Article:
The Pursuit of Doing Nothing

This post is sponsored by Territory Design. By curating a collection of items centered around crafting a life well-lived, Territory inspires the pause needed for grounding us in our everyday living. 

The pursuit of doing nothing is a dying art. Hardly do I ever encounter a human being capable of nothingness. We Americans, especially, are never not doing. We have a bad habit of seeking activity rather than pleasure. We are always looking ahead to the next thing. We are constantly in search of distraction. How many times do you automatically take a moment of stillness and use it to pull out your phone and subconsciously hit that social media icon. BOOM! Time spent, action checked off.

But are you well?

Does it behoove you, the things you cram into your schedule?

DSC01901

We leave the art of doing nothing to the monks, as if it is an occupation that is not worth our time. Or we make up some excuse, saying we were born this way – our personality is just not meant to sit still.

There’s a reason the monks call meditation a practice. Because even monks were not born to be doing nothing. They are human, after all, with human minds that wish to plan ahead and human hearts that wish to conquer dreams. The practice part of it is required in order to master the art of stillness. It is, even for them, a pursuit.

Many of us get uncomfortable sitting with ourselves for too long, constantly on edge should a negative thought fleet across our minds or a scary imagination flicker behind our closed eyelids. We seem to always be waiting for bad news. Why waste time thinking and worrying? Best we get up and go do something about it. DO, ACT, GO. Or so the consensus goes. There is a certain courage required to pause in the face of discomfort and keep going as if nothing was shaking you to the core. There is growth in being able to take a short-coming and process it in ways that transform you.

The pursuit of doing nothing is a challenge worthwhile. It’s not going to be easy, and certainly the world isn’t making it easier. There will be temptations thrown your way, low-hanging fruit dangling inches from your brow, but don’t be fooled. Everyone else will also be holding on to low-hanging fruit. It’s hardly special, and will always be around. You’ve got a job to do.

DSC01910

Look at nothingness as an opportunity. Have you ever found yourself saying, “I don’t have the time”? Doing nothing is required to create space for something new. Therefore, the pursuit of doing nothing is preemptive to moving forward. It is old-age culture that is lacking in new-age thinking. No one else around you is doing that. Everyone else is too busy to take on the opportunities, and losing them too, all at the same time.

The pursuit of doing nothing is a dying art, and we, a backwards culture. Since when did we value filling our time with useless action items that are essentially repetitive loop cycles? Get up, go to work, come home tired, eat dinner and barely see the kids, binge watch TV, go to sleep, repeat five times a week, fifty-two weeks a year, forty-five years of our life. Is this what you want to call a living?

I don’t know about you, but I am committed to pursuing doing nothing.

DSC01905

Territory Design’s Flecha Pillow in Cream is the perfect muse for reflection and thought, growth and discovery. For a limited time, TheDebtist readers can receive 15% OFF using the code debtist15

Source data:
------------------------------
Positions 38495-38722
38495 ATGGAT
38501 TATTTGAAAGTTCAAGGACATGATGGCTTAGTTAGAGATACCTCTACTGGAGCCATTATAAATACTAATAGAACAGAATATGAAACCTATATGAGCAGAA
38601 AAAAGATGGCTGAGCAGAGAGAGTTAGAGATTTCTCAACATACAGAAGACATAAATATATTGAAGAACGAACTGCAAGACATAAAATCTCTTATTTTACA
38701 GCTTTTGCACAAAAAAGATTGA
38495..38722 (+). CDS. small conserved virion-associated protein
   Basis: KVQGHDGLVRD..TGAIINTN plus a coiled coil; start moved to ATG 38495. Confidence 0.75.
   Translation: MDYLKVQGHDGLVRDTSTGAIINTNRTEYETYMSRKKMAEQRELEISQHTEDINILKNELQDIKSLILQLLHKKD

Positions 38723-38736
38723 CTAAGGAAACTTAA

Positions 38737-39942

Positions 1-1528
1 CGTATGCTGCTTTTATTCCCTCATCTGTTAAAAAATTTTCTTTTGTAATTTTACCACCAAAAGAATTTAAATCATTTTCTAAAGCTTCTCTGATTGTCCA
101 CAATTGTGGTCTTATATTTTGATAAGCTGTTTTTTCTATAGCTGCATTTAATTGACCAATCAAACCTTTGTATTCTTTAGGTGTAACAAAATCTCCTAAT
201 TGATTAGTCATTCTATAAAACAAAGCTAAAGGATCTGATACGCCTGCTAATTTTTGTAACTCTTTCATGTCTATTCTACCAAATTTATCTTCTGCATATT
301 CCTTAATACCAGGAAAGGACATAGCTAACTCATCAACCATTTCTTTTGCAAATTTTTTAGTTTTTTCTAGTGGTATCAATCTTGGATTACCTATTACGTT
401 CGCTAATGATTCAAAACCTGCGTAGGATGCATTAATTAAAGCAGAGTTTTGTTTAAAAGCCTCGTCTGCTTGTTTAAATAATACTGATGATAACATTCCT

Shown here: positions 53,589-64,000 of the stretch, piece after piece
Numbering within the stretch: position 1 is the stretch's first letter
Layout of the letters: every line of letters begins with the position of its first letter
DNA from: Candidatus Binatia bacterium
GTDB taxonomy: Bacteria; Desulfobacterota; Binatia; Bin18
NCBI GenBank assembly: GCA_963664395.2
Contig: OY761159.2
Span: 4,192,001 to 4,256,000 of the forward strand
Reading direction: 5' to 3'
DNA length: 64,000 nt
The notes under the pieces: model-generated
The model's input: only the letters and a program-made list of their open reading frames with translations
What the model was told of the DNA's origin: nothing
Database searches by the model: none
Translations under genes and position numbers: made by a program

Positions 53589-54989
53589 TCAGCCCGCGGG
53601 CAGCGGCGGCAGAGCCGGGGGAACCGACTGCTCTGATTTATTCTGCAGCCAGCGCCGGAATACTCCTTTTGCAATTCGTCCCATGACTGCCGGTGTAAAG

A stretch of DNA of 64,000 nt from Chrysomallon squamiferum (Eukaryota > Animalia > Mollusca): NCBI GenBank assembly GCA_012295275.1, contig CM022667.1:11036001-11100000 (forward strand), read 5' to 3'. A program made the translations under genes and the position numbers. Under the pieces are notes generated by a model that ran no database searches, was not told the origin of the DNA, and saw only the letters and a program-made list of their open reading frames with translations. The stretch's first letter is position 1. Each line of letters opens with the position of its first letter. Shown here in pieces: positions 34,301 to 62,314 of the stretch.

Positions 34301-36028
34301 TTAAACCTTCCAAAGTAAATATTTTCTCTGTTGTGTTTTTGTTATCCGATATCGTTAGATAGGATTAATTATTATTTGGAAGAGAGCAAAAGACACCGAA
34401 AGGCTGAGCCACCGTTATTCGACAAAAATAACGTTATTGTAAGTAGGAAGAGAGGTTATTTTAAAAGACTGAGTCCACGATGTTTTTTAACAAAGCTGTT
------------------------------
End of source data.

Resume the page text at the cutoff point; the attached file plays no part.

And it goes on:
unnamed.jpg

Recent Reads: The Power of Habits

I wrote once about the word negligible, and how I refuse to allow it in my vocabulary. I believe in the power of action. I believe in our ability to change things, to move needles, to push past walls that were built. This belief itself is a habit that allows me to accomplish things which other people can only dream to. A quote from The Power of Habit sums up the importance of this belief. 

“Later, he would famously write that the will to believe is the most important ingredient in creating belief in change. And that one of the most important methods for creating that belief was habits. Habits, he noted, are what allow us to “do a thing with difficulty the first time, but soon do it more and more easily, and finally, with sufficient practice, do it semi-mechanically, or with hardly any consciousness at all.” Once we choose who we want to be, people grow “to the way in which they have been exercised, just as a sheet of paper or a coat, once creased or folded, tends to fall forever afterward in the same identical folds.”


A habit of mine growing up was to always say yes. Granted, with the advent of minimalism and slow living, I have come to realize that such action easily leads to a place of overwhelm. But within that habit was born a particularly positive outlook towards our abilities as a human being. By saying yes, I was continually telling myself and others around me, “It can be done.” And whenever I failed at something, I always thought in the back of my mind, “If only I had done this”, serving as ammo for the next attempt I make. “Impossible” was not a valid excuse. Perhaps lack of resources, lack of focus, lack of inspiration were the causes of failure, but nothing that could not be improved or fixed.

When people start to dream of the life they wish to lead, there is a tendency to immediately berate ourselves with a list of reasons why dreams are separate from reality. But the truth of the matter is that our realities are shaped by us in our own heads, in the exact same space where dreams lie. The only thing separating the two is your ability to believe in their oneness.

All I promise is this.
It gets easier, by the day,
until eventually, you realize
you’re the writer of your own story,
a magician of your making,
and the creator of your universe.